DOMINICAN REPUBLIC: Advocacy For Women Under Domestic Violence Must Work From ‘ground Up’
(WNN/PI) Santa Domingo, DOMINICAN REPUBLIC: With Dominican Republic’s national legislation against violence in place, as well as the international laws on human rights, it is clear that the duty to exercise due diligence to prevent, prosecute and punish violence against women should exist.
But very little real protection exists for women in reality as many continue to suffer violence on a daily basis as the majority of perpetrators go unpunished.
Every two days, sometimes each day, a woman is killed in an act of violence in the Dominican Republic. For an island nation of nearly ten million, over a thousand women have been killed in the last five years. In the majority of cases the perpetrators were intimate partners of the victims.
For the majority of women escape can be very difficult. Their dependence on male partners for financial and emotional support often means they continue to suffer in silence. Those who dare face the spectre of being left on their own, often risking worse reprisals and backlash.
Behind the veneer of glorious sunshine and sandy beaches, the holiday resort nation of the Dominican Republic is grappling with brutal killings and violent attacks on young girls and women.
At the age of 24, it is already a struggle for Alta Gracia to carry on living. Each time she looks at herself in the mirror all she can see is deep scars on her face and belly. Her machete brandishing former partner was adamant to finish her off. Seeing her bleeding profusely he left for her dead after his attack and disappeared.
From plush urban enclaves to deprived rural counties, ‘machismo’ pervades all classes and can be found in every community in the Dominican Republic. The by-word for ultra-masculinity, ‘machismo,’ has come to be regarded as a natural attribute for tough men who often dominate women with unprovoked aggression using violence as a way of life.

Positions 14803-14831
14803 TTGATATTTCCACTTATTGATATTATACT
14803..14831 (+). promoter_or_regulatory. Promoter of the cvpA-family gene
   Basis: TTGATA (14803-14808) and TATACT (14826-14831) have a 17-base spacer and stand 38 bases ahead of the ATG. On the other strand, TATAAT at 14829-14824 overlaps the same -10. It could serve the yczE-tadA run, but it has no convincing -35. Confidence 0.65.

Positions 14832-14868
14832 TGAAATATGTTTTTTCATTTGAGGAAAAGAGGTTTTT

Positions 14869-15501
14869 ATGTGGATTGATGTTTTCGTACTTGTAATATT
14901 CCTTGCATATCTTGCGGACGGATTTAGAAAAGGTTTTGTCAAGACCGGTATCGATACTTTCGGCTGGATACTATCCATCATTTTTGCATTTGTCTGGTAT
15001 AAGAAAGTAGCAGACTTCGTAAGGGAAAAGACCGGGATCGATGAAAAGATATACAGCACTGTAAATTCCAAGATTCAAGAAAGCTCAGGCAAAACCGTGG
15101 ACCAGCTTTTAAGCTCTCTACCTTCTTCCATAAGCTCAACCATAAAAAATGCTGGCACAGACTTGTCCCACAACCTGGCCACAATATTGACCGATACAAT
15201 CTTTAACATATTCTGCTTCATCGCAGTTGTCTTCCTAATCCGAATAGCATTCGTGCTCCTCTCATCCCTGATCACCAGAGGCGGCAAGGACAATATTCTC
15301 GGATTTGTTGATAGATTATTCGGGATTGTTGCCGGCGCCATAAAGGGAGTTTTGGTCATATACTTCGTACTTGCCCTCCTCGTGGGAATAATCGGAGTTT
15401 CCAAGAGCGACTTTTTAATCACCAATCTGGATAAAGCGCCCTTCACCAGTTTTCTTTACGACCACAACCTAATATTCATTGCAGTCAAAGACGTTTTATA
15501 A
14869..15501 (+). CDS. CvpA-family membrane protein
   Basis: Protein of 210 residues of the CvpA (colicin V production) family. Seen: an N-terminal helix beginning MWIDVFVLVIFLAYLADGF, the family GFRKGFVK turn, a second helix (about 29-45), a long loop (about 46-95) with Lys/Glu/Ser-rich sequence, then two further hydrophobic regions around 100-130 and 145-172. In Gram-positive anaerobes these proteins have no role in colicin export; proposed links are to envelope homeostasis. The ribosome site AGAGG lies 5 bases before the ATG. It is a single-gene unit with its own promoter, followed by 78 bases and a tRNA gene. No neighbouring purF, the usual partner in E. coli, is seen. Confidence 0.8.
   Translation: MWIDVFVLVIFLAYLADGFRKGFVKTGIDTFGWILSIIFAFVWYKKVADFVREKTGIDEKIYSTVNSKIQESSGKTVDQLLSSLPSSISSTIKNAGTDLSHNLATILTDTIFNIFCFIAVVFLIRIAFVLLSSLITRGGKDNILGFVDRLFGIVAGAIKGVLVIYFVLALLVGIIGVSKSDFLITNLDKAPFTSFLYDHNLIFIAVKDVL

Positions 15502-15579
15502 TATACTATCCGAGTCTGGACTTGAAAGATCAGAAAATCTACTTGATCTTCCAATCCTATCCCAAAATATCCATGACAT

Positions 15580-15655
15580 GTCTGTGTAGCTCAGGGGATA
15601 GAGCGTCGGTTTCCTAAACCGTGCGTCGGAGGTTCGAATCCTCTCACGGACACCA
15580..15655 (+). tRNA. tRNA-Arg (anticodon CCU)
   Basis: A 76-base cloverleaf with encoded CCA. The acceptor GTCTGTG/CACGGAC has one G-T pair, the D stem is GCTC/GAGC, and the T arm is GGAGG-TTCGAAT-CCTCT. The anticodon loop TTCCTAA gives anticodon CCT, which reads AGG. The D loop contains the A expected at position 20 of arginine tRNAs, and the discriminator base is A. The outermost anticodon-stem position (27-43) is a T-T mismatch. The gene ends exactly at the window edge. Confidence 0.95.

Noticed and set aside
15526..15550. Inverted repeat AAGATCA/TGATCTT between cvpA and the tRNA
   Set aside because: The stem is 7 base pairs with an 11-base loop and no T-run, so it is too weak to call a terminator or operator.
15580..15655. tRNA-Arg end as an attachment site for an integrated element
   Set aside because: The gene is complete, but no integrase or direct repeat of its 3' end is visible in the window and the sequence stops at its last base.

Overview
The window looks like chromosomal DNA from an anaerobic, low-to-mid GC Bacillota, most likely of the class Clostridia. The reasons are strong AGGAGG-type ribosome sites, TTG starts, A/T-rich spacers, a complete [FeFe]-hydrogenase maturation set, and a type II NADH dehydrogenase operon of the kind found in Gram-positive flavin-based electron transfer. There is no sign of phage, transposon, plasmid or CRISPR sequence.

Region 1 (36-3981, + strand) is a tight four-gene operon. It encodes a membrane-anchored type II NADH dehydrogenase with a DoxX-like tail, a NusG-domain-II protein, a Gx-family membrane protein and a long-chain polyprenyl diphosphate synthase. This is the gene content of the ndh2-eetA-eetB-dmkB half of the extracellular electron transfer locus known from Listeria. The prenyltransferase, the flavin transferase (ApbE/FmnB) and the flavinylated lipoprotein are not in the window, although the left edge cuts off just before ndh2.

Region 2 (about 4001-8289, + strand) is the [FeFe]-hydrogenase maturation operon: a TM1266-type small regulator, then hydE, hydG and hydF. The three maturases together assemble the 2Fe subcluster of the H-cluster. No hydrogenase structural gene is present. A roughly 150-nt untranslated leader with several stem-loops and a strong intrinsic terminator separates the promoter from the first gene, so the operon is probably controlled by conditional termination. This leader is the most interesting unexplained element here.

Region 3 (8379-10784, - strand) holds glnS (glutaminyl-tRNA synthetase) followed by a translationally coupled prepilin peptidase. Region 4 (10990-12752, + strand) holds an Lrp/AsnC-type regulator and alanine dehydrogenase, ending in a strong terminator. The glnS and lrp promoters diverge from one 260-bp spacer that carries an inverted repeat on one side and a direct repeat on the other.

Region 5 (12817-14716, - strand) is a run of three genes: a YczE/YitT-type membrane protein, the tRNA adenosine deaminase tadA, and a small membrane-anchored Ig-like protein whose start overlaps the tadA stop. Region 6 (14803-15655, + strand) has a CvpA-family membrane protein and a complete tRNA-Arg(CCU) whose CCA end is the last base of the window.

From alcohol and drugs, anger to jealously, dispute or just a bad day – anything can serve as a trigger for some men in the Dominican who want to unleash violence on women.
An overwhelming number of 62,000 complaints of gender violence against women were reported in the Dominican Republic in 2010, said Prosecutor for Woman Affairs Roxanna Reyes who is now also the Deputy Attorney General in the Dominican Republic, to local news daily Dominican Today in November 2011.
“We cannot go much further, we’re living it day to day, with cases which we didn’t see five years back,” continued Reyes. Just 4 per cent of charges against perpetrators went on to legal trials. Dominican court cases range from sexual violence involving young girls, to women being stabbed to death.
Urbanization is a contributing part of the problem in the Dominican Republic. The urban slum of La Puya, just outside of Santa Domingo, is a case in point. Urbanization and poverty together are strong indicators that can increase family stress, alcoholism and domestic violence.
“It is now well-recognized that violence is not evenly spread across cities, but tends to concentrate in particular geographic areas,” says a detailed April 2011 World Bank report. “These “hot spots,” or “no-go zones,” tend to have several structural features in common, and these commonalities extend across countries. That is, violence generally concentrates in areas of strong economic disadvantage, social exclusion, and poverty,” continued the report.
When children witness spousal abuse they are also more likely as adults to repeat the violence they have witnessed in the home.
“In environments of chronic violence, a cycle of violence is created between victimization and perpetration that can persist over generations,” added the World Bank report.
Considering a vast number of cases in the Dominican Republic are not even reported, a real estimate of the extent of the situation is hard to gauge. Fighting a lonely battle, women are often coerced into retracting statements they made to police or legal advocates by their perpetrators, or they simply give up in frustration for making little progress.